Brentwood Fourth of July parade to feature many countries, including some with ongoing disputes and conflicting identities
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In preparing members of Pittsburgh's immigrant and refugee community for the Brentwood Fourth of July parade, identity was important.
This group of immigrant students from the Greater Pittsburgh Literacy Council center will walk in the parade for the first time Wednesday, some clad in their traditional dress, carrying flags from their home country.
But what happens if your native land became a sovereign nation last year? Or if your country faced a controversial name change and later adopted an entirely new flag?
"Some of these countries have been in such a state of upheaval," said Whitehall Public Library Director Paula Kelly, who helped prepare the students for the event. "We didn't know which flag [students] identified with."
Cindy Nelson, family literacy coordinator and instructor at the literacy center, said her immigrant and refugee students aren't easily offended, but it was important to ensure they were carrying the flag they identify with where they're from.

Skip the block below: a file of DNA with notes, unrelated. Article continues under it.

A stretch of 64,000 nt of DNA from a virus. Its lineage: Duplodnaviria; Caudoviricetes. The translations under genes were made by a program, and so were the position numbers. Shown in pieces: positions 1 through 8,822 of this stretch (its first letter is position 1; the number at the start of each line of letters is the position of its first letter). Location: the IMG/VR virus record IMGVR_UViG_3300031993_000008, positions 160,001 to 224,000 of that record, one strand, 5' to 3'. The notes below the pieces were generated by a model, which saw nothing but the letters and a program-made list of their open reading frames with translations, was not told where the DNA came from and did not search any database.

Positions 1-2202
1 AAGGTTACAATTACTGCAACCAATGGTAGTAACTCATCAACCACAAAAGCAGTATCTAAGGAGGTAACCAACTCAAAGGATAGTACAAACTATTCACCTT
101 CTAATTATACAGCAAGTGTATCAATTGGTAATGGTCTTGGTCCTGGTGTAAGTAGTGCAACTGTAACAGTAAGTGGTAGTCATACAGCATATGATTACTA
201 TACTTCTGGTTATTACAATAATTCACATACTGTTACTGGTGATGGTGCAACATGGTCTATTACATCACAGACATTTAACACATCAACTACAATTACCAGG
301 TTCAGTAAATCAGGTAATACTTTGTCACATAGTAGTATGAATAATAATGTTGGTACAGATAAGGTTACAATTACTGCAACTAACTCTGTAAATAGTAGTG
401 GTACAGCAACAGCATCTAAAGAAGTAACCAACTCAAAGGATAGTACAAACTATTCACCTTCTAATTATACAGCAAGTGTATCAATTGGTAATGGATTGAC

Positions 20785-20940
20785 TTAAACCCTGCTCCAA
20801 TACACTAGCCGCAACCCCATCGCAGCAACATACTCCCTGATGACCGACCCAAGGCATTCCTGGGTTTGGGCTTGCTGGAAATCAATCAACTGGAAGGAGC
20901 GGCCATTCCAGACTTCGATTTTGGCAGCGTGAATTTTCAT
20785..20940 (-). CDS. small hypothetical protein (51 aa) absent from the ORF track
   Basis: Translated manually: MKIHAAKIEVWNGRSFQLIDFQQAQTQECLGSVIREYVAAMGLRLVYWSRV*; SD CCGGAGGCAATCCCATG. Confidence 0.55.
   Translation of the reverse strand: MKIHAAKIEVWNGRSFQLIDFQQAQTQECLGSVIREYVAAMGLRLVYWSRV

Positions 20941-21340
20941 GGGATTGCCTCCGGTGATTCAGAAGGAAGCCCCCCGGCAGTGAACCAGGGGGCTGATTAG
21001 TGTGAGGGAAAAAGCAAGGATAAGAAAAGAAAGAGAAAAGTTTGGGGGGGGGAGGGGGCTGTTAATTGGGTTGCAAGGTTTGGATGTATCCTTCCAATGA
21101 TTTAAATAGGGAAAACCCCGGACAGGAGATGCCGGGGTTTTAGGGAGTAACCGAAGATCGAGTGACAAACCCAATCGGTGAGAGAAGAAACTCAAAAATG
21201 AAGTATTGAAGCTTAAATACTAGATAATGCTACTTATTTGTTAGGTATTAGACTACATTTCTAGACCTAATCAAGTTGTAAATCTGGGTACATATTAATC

Ms. Kelly, in charge of readying the flags, did some research and quickly learned that the symbol of the Southeast Asian country of Myanmar -- formerly known as Burma -- changed over the years, so she asked Ms. Nelson to consult her students.
The Myanmar refugees in Ms. Nelson's class told her they wouldn't feel the same allegiance if they carried the new, tricolor flag adopted in 2010, instead of the previous flag in place since 1974, she said.
"My students would not tell you they're from Myanmar," she said. "They would tell you they're from Burma."
Ms. Nelson explained a similar situation for another student from what is now South Sudan, which split from Sudan in July 2011. Ms. Kelly said some Thai students identify with a particular ethnic group called Karen, which has its own flag.
The students will march with a tiny float fashioned out of a red wagon and poster board. It resembles the Library Easy Access for Residents in Need bus, the flagship program that transports immigrants to the Whitehall Public Library by school bus.
The literacy center commissioned a professional film crew to create a video about the LEARN bus and the students served by the organization. The DVD was finalized in March. Ms. Kelly shared it with the Brentwood-Baldwin-Whitehall Chamber of Commerce at a recent meeting, and the parade coordinator was so impressed, he invited the literacy center students to participate in Brentwood's parade on the spot, she recalled.
The parade is scheduled for 10 a.m. Wednesday. About 10 students have expressed interest in marching so far, but Ms. Nelson is hopeful the turnout will be better.
"I hope they feel that neighborhood is embracing them," she said.
First Published June 28, 2012 5:06 am